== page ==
No doubt about it, Edmund Morris can write. Here he is describing Ronald Reagan in his twilight years, an old man cast cruelly adrift in his own mind by the ravages of Alzheimer’s disease: “He will rake leaves from the pool for hours, not understanding that they are being surreptitiously replenished by his Secret Service men. Perplexities crowd upon him. . . . Who is this big brown-suited man in the television documentary, saluting and smiling? Why are ‘the fellows’ so unco-operative at three in the morning, when he dresses for an urgent appointment?”
Moving stuff, but is it true?
At the end of Morris’s authorized book on Reagan (not biography after all, but what the author calls “memoir”), we aren’t quite sure. In the Alzheimer’s case, the answer seems to be yes; the passage is footnoted to interviews with one of Reagan’s doctors. Elsewhere, confusion reigns. Morris interweaves reality and imagination so thoroughly that it takes an effort greater than most readers will want to make to untangle them. Maybe it doesn’t matter— certainly Morris might argue that. Early in Dutch: A Memoir of Ronald Reagan (Random House, $49.95), he writes that “the past is delusion, the future illusion.” His book follows that precept, with fictionalized characters, letters, film scripts, even footnotes. How terribly postmodern. How terribly unhelpful, though, for anyone trying to figure out the central mystery: how the man who co-starred with a chimpanzee in Bedtime for Bonzo morphed into the president who won the Cold War.
Morris’s central conceit, under attack even before Dutch was published last week, is to imagine himself as an older contemporary of his subject who interacts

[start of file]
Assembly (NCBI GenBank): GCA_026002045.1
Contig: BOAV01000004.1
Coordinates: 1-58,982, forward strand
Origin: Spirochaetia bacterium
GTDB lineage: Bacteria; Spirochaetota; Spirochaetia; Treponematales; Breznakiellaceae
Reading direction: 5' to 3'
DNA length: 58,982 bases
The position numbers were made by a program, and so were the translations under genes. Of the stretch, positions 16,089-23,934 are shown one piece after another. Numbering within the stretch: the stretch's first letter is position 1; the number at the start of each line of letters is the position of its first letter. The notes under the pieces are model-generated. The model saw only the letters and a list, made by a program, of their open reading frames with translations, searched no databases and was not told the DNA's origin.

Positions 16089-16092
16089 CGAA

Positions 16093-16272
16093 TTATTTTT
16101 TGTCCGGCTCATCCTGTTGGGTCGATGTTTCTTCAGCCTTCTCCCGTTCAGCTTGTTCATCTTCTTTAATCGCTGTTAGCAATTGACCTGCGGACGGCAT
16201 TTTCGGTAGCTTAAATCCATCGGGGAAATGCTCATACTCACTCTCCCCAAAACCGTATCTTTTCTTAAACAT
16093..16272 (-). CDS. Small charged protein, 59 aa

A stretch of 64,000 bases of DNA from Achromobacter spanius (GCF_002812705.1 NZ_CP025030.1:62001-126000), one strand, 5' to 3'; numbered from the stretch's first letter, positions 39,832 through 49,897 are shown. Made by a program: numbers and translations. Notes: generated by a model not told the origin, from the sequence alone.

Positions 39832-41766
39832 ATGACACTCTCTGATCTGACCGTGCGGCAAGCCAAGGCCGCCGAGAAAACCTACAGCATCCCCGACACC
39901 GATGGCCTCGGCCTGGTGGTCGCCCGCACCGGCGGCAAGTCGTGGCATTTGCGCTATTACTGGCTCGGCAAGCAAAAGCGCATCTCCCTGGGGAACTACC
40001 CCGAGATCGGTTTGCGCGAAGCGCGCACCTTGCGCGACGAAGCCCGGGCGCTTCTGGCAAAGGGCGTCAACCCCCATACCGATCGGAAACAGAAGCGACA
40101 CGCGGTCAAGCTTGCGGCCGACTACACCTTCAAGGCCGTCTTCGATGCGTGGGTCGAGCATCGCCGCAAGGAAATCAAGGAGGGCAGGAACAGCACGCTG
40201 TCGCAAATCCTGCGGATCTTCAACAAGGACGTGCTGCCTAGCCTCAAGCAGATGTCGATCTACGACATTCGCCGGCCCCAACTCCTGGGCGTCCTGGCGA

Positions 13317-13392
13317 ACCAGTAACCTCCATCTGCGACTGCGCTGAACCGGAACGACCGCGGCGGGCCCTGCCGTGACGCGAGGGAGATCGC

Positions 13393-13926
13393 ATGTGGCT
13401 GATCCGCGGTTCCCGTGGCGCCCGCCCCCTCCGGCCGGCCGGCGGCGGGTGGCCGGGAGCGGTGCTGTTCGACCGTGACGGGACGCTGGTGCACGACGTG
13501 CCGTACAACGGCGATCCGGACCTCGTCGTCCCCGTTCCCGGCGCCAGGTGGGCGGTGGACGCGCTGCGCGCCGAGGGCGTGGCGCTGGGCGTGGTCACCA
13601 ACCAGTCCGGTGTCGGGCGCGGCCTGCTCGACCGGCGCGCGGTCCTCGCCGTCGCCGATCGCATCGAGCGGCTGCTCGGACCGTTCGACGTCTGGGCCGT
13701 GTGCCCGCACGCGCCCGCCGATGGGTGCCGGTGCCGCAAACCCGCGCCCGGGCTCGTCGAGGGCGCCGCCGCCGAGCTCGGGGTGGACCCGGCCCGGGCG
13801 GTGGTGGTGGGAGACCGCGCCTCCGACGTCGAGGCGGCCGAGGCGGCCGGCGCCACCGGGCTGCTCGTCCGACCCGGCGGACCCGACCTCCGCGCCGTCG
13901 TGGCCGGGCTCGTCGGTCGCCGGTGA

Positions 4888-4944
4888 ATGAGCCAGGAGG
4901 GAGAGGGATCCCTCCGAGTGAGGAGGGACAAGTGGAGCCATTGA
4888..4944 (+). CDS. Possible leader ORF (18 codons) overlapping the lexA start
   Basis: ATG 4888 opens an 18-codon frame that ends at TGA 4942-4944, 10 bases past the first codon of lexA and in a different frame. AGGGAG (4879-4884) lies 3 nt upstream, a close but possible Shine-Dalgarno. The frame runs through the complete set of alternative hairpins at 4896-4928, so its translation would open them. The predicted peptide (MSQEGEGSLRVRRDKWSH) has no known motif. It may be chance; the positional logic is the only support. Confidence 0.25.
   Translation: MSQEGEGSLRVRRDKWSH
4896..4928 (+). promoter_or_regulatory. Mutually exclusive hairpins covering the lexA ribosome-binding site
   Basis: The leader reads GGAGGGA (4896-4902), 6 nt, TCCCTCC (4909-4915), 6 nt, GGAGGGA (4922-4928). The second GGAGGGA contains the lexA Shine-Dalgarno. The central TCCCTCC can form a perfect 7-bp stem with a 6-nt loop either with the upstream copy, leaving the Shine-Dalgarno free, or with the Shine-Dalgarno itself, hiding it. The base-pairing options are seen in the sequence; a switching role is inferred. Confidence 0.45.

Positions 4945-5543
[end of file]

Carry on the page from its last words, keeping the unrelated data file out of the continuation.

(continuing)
with him at crucial points throughout his life. The half-fictional “Edmund Morris,” three decades older than the real biographer, encounters “Dutch” Reagan as a young lifeguard, in Hollywood, as an upand-coming politician. He invents a son and a close friend who also interact with Reagan, further muddying the waters. The device has the merit of evoking a vibrant intimacy with Reagan’s early life in
small-town Illinois. Morris uses it, though, in decidedly odd ways.
He is obsessed with Reagan’s physical presence. At their first (imaginary) encounter on a football field, “the squarecut youth and I briefly exchanged glances ... his wet sleeve brushed my hand.” Later “Morris” watches Reagan the lifeguard on a beach as his bathing
suit “steamed in the sun____The day was
hot and still. Presently he shrugged off the top of his damp suit. The loops fell away. ...” After Reagan as B-movie heartthrob and Reagan as resolute cold warrior, Morris at least gives us something completely different: Reagan as the object of homoerotic obsession.
All is not lost, however. Morris was Reagan’s authorized biographer, with
regular access to White House meetings and monthly sessions with the man himself. (Those proved so unenlightening that Morris says he was driven to his unconventional methodology to overcome paralyzing writers block.) During 14 years of research he has uncovered some fascinating details. Reagan, he writes, tried to join the Communist party in Hollywood in 1938—only to be rejected as a “flake.” Morris discovered that Reagan and his first wife, Jane Wyman, had a daughter, Christine, in 1947, who lived for only nine hours (without explanation, he dedicates the book to her memory). And in 1981, Morris claims, Reagan lost more than half his blood after being shot by John Hinckley: “We had no idea how close the president actually came to dying that afternoon.”
The world outside the United States is largely absent from this account— with the notable exception of gripping accounts of Reagans summit meetings with Mikhail Gorbachev in Geneva and Iceland. Two Canadians make minor appearances. Pierre Trudeau, Morris writes, “made no attempt to conceal his contempt for Reagan” at a Group of Seven meeting in Canada in 1981, but later is bullied by Reagan and Margaret Thatcher into going along with deploying nuclear weapons in Europe. And Brian Mulroney turns up at the end boasting to the author that of all the G-7 leaders, “I was the one Ronnie felt closest to.”
Morris freely acknowledges Reagans shortcomings as a man of “encyclopedic ignorance” who remained bizarrely aloof from even those closest to him (failing, for example, to recognize his own son, Michael, at the boys high-school graduation). In the end, though, the seemingly impossible things that he believed—that government could be rolled back and the Soviet empire dissolved—came to be. Reagans remarkable life deserves a monumental biography. Dutch, unfortunately, is not it.
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